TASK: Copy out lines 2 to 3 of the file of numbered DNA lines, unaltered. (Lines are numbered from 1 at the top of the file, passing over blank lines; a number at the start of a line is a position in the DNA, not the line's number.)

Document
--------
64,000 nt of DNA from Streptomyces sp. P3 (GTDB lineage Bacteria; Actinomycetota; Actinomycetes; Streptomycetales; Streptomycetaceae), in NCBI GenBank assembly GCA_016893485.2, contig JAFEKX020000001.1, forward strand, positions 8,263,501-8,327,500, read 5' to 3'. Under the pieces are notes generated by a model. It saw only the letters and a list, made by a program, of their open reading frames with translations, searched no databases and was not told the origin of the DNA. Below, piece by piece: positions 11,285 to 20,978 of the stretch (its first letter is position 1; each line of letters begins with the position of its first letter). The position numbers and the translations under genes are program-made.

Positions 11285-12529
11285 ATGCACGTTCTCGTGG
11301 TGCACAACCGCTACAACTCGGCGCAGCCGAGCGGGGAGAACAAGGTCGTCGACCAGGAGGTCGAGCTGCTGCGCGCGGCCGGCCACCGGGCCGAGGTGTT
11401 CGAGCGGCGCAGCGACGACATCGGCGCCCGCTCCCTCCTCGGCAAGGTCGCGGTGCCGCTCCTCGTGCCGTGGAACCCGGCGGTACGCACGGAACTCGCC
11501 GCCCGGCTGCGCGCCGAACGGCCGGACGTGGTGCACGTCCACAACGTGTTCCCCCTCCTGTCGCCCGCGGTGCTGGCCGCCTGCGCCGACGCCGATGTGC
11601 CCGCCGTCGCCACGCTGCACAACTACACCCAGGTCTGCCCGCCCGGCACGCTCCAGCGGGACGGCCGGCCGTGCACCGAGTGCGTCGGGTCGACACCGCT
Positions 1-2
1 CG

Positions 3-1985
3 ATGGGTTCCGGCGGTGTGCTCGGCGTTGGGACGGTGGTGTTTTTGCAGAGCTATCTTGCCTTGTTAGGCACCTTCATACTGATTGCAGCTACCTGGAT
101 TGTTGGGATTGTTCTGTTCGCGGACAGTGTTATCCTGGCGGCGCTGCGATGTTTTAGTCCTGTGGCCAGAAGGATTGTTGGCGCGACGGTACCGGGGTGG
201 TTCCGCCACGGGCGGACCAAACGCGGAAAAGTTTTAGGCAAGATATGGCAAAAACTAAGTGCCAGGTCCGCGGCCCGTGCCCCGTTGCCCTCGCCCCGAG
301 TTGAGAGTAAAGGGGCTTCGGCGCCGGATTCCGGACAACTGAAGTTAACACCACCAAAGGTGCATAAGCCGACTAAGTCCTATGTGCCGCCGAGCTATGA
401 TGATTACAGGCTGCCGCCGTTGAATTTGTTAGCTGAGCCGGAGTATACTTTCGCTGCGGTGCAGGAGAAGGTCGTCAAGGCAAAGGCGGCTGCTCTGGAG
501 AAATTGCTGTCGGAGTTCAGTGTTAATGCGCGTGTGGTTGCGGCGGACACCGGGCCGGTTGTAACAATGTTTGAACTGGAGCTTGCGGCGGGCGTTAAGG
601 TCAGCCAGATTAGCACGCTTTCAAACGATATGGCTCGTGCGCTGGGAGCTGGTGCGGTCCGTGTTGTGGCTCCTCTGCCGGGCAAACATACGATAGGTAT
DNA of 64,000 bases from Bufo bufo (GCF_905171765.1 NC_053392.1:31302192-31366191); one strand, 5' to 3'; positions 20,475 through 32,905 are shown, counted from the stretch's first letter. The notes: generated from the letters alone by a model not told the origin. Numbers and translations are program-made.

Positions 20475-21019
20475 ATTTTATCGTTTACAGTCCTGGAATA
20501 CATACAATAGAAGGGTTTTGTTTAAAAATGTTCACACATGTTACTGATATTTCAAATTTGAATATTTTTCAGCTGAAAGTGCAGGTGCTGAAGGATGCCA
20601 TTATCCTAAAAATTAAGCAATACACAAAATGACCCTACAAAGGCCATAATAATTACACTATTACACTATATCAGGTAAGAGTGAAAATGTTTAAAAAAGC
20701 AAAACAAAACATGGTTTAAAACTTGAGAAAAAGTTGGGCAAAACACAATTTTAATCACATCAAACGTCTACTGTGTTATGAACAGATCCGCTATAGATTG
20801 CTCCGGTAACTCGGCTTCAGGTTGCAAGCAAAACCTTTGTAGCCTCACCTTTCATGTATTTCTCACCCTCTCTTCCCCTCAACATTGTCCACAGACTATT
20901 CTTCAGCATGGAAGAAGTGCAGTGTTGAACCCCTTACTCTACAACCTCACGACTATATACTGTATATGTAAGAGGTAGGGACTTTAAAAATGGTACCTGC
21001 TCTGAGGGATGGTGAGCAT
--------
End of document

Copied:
Positions 11285-12529
11285 ATGCACGTTCTCGTGG